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City of Redmond

Proposition No. 1

The Redmond City Council has passed Resolution No. 1425 (AM) placing public safety and transportation maintenance funding before the voters.

This proposition supports critical public and transportation safety needs such as emergency services, school safety, property protection, roadway repair and pedestrian crossings. It authorizes an increase in the regular property tax rate in 2016 of $0.28 per $1,000 of assessed valuation, for a total rate (if only this proposition passes) of $1.77 per $1,000 of AV. The 2016 levy amount would become the base upon which increases would be computed for the next six years.

Should this proposition be approved?



The City of Redmond relies on property taxes to provide basic services such as police, fire and transportation programs.  Redmond’s current total property tax rate is $1.49 per $1,000 of assessed valuation.  The proposed increase of $0.28 per $1,000 of assessed valuation would be about a $120 annual increase to Redmond’s portion of the property tax bill (not your entire property tax bill) on an average home value in Redmond.

Redmond’s public safety departments have seen increases in demands for service as demonstrated through the 9.8% increase in calls for police services since 2012. The purpose of the levy is to support public safety needs in Police, Fire and Public Works through continuation of the 2007 levy approved by voters supporting new police and fire personnel.  The new levy would also fund additional police personnel as well as support pedestrian safety activities in school zones and roadway maintenance.  The levy increase would specifically support safety programs such as, additional police personnel to focus on property crime prevention, neighborhood outreach and evidence processing activities; police personnel to continue support of a police presence in the public schools and other community policing operations; fire personnel to support fire suppression and emergency medical services; and investments in roadway maintenance, sidewalks, crosswalks and safe pedestrian crossings.

If only this proposition passes, the City of Redmond will be allowed to levy up to $0.28 per $1,000 of assessed valuation to invest solely in the public safety and transportation programs mentioned above.

For questions about this measure, contact: Jane Christenson, Deputy City Administrator, 425-556-2107,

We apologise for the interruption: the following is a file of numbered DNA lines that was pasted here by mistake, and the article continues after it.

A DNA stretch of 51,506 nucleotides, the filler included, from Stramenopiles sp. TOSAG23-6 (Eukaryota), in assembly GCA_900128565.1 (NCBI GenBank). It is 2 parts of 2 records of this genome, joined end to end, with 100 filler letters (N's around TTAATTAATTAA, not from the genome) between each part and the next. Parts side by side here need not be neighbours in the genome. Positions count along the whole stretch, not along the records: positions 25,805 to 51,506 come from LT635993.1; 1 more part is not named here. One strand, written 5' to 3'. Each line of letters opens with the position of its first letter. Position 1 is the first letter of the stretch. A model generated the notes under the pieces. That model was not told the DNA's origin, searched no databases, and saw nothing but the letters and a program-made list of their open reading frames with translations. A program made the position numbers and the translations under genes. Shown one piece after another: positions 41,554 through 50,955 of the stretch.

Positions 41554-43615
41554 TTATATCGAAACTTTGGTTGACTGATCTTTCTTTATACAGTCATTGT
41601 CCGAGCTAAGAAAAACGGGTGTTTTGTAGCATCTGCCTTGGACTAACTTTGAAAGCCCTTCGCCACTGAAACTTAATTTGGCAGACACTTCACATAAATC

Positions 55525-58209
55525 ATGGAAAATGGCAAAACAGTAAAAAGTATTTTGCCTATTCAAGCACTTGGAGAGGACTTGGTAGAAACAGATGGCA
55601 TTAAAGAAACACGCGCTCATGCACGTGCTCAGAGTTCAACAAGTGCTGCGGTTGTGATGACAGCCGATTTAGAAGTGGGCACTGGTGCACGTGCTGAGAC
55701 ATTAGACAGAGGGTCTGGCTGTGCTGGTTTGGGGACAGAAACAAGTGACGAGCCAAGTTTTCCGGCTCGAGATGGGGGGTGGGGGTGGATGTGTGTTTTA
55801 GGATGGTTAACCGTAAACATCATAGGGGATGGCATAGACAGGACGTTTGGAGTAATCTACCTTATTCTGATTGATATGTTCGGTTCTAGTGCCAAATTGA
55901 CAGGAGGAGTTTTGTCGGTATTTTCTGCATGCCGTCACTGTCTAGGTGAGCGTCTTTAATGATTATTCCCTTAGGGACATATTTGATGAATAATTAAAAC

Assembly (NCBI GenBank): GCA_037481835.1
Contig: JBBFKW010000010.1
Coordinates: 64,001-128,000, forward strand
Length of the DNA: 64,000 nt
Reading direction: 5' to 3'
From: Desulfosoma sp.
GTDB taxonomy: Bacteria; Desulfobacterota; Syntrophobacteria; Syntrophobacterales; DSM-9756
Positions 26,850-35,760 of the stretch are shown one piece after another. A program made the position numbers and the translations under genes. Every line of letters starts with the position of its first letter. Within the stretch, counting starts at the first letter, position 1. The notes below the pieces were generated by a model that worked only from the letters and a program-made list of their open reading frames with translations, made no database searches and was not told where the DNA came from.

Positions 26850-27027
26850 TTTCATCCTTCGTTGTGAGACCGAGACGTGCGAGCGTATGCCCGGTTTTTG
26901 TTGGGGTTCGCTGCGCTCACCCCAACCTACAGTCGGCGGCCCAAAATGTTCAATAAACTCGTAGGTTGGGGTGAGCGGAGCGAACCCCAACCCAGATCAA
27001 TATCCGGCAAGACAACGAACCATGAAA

Redmond was rated one of the Top 5 cities to live in by Money Magazine. The magazine cites our top notch city services and its fiscal stewardship. During last year’s budget process over 1,400 residents reported that investing in public safety and infrastructure were the top two priorities

Please join us in supporting Proposition 1. This investment in Redmond will make our community a safer and better place for today’s residents and the generations to follow. 

Proposition 1 will enhance public safety by sustaining and supporting our Police Department, School Resource Officers, Firefighters and Emergency Medical Services made possible by our previous levy.  At the same time, police personnel will be added to enhance neighborhood problem-solving, local patrols, and evidence processing, with the goal to reduce property crime in Redmond.

Proposition 1 will also protect our children and seniors by improving walkability throughout our community.  The levy will sustain the pavement maintenance program for local and arterial streets.  In addition, it will enhance walkability and safety throughout the city with sidewalks, crosswalks and safe pedestrian crossings.

Say yes to Redmond. Vote yes on Prop 1.


The current proposal is, on average, a 16% increase in the City of Redmond’s property tax. When elected officials fail in their oversight responsibility to rein in government spending, their solution is to turn to what they seem to think is an inexhaustible source of funds- - the taxpayer.

Politicians often exhibit some skill in developing specious rationales for increasing taxes but “they cannot escape the numbers.” Over the past four years, taxpayer funded property taxes to the city have increased by $4,000,000. For that same period, sales tax revenue to the city has increased by nearly $5,500,000. Given other sources, the city’s overall revenue for the same period has increased by $14,750,000 or more than 10%.

These amounts of increases should surely be enough to run a city government whose house is in order and whose mayor has said “we must live within our means.” Let’s take the mayor at his word.

Please join your former mayor and two former councilmembers in voting “No” to higher property taxes!

Your investment of a $138.32 per year for the medium priced Redmond home is an efficient way to save taxpayer money by avoiding costly replacement of street infrastructure and nipping property crime in the bud before it has an opportunity to flourish.

This smart investment in safer streets and crime prevention ensures a healthy and secure community for your family and generations to come.

Please visit for specific details on Redmond Proposition 1.

Submitted by: Pat Vache, Beverly Chabot and Judith Simpson, 

According to proponents for this tax increase, Proposition 1 is a path to Nirvana.  If the city is being run as efficiently as claimed, how is it that current revenues, given all the promoted growth, are not enough to provide necessary services?  Revenues for the current budget reflect a 10% increase, $14,013,908, over the previous budget.  Citizen priorities should be funded first in the budget with existing dollars, but that’s not the case!

Vote “No.”

Submitted by: Rosemarie Ives, Richard Grubb, and James Robinson, 425-881-5587


Simple majority (RCW 84.55.050)

1265 en-US Production

TTY: Relay 711

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